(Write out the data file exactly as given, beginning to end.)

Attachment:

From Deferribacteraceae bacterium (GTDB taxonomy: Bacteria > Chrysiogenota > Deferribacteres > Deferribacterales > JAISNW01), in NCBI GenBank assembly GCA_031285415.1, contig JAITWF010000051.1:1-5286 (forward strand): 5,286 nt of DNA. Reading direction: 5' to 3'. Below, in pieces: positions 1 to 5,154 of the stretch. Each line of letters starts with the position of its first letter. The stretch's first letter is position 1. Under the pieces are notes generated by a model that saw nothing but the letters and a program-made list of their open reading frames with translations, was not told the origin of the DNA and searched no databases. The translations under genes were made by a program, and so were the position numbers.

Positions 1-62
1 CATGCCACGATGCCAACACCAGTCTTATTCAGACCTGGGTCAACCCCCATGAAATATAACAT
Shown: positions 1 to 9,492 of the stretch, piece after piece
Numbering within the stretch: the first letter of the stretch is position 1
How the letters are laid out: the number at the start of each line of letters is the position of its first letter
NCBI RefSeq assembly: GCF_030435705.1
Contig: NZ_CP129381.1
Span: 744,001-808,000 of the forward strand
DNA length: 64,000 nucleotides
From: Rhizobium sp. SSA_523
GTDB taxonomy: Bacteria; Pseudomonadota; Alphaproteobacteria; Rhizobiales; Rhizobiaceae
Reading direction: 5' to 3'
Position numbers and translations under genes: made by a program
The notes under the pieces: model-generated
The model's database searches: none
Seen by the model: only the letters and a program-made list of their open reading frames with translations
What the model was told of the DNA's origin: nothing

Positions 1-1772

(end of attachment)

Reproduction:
From Deferribacteraceae bacterium (GTDB taxonomy: Bacteria > Chrysiogenota > Deferribacteres > Deferribacterales > JAISNW01), in NCBI GenBank assembly GCA_031285415.1, contig JAITWF010000051.1:1-5286 (forward strand): 5,286 nt of DNA. Reading direction: 5' to 3'. Below, in pieces: positions 1 to 5,154 of the stretch. Each line of letters starts with the position of its first letter. The stretch's first letter is position 1. Under the pieces are notes generated by a model that saw nothing but the letters and a program-made list of their open reading frames with translations, was not told the origin of the DNA and searched no databases. The translations under genes were made by a program, and so were the position numbers.

Positions 1-62
1 CATGCCACGATGCCAACACCAGTCTTATTCAGACCTGGGTCAACCCCCATGAAATATAACAT
Shown: positions 1 to 9,492 of the stretch, piece after piece
Numbering within the stretch: the first letter of the stretch is position 1
How the letters are laid out: the number at the start of each line of letters is the position of its first letter
NCBI RefSeq assembly: GCF_030435705.1
Contig: NZ_CP129381.1
Span: 744,001-808,000 of the forward strand
DNA length: 64,000 nucleotides
From: Rhizobium sp. SSA_523
GTDB taxonomy: Bacteria; Pseudomonadota; Alphaproteobacteria; Rhizobiales; Rhizobiaceae
Reading direction: 5' to 3'
Position numbers and translations under genes: made by a program
The notes under the pieces: model-generated
The model's database searches: none
Seen by the model: only the letters and a program-made list of their open reading frames with translations
What the model was told of the DNA's origin: nothing

Positions 1-1772